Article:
Australian leading physiothrapist and author of Hold It Sister is in the United Kingdom and Southern Ireland until 16th September 2010. If you are a health worker you would be wise to attend one of her amazing courses. Contact Gaynor Morgan email@example.com for further details.
SHAKEN TO THE CORE….
|Have you noticed the popularity of vibration platforms in gyms and some health clinics over the past few years? Manufacturers list a long line of benefits including weight loss, improved bone density in menopausal women, improved athletic performance, improved balance and flexibility.This is not a new concept, during the 1960’s the Germans were studying the effects of whole body vibration on their athletes and in the 1970’s the Russian space program found it benefited their cosmonauts who experienced muscle loss and bone thinning after spending long periods in space (a zero gravity environment). As a result of ongoing research by the European Space Agency and NASA, the whole body vibration platform was born.
Studies have showed a range of possible benefits from vibration machine training. These include improved balance in older women, improved muscle strength in older men or women and boosted bone density levels in post menopausal women. Many online sources claim it improves the symptoms of incontinence however very little research on vibration/pelvic floor is available. One study has shown which type of vibration leads to higher pelvic floor muscle activation in subjects with weakened pelvic floors and which type achieved higher levels of pelvic floor activation than voluntary maximal contraction alone.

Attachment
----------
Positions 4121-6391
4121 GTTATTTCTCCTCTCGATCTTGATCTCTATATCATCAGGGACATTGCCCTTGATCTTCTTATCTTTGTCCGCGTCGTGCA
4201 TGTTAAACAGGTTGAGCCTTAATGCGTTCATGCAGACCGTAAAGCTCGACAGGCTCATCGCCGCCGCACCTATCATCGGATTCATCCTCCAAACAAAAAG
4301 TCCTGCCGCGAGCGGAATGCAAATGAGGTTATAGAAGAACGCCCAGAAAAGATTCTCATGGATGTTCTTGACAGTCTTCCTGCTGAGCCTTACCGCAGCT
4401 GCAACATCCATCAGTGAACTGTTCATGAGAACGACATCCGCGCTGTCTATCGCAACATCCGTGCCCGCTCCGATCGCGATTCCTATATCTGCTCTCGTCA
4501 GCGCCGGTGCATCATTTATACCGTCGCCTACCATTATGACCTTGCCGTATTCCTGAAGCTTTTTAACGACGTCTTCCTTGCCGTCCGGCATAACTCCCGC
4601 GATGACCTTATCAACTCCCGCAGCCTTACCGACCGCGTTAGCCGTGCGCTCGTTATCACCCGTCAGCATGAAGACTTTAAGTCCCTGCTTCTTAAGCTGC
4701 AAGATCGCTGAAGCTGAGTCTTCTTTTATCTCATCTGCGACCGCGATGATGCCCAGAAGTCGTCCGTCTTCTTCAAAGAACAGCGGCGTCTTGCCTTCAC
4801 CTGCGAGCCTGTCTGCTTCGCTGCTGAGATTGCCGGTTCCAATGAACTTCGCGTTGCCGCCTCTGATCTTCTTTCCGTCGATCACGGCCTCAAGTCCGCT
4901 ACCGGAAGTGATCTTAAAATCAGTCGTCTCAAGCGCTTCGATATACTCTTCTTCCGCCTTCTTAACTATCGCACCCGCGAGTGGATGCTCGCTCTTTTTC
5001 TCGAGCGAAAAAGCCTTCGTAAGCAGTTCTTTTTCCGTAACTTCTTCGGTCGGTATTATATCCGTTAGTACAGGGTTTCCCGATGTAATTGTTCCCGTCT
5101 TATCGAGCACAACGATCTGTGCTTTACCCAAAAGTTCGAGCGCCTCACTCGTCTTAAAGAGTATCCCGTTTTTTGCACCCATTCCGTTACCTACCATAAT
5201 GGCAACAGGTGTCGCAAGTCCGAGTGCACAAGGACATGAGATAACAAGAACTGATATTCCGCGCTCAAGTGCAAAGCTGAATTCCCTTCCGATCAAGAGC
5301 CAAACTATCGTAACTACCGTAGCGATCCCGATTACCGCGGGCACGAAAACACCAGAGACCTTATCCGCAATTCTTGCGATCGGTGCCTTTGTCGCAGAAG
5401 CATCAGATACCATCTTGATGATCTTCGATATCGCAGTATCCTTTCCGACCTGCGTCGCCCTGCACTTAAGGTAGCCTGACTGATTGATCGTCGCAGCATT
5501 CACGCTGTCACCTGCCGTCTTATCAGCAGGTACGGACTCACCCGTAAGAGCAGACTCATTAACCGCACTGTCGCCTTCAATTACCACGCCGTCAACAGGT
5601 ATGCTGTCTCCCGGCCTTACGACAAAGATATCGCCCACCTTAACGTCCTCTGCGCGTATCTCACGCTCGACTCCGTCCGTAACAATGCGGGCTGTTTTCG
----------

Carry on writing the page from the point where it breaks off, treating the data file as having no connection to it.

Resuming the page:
Click here to read this study.
When I’m asked if vibration platforms can help incontinence, I have to say ‘yes, but’. Pointing out that some women have to learn to crawl before they can run. The vibration platform does not automatically find the weakest muscles and train them for you. It simply amplifies the training effect for whichever muscle you are exercising while on board the machine. I only add it to a client’s program after they have completed the ‘Find It, Control It, Train It’ stages of pelvic floor and core rehabilitation.
Ensuring they have coordinated pelvic floor muscle strength and endurance before the vibration stimulus is added. Used this way, and combined with a tall posture, the vibrating platform can be useful to increase pelvic floor and core muscle awareness, activation and maybe strength. Even so, not all clients are appropriate for this form of intervention.
Tips for the vibration platform
Keep the vibration low frequency (Hz) and use only for 20 to 30 second bursts for the first few sessions before increasing the duration.
For medical information about incontinence issues visit www.incostress.com Incostress is a medical device being recommended by physicians to treat stress incontinence and strengthen the pelvic floor muslces.
You can find Incostress at Boots and Superdrug in the United Kingdom. Look at www.incostress.com for a list of our world wide stockists.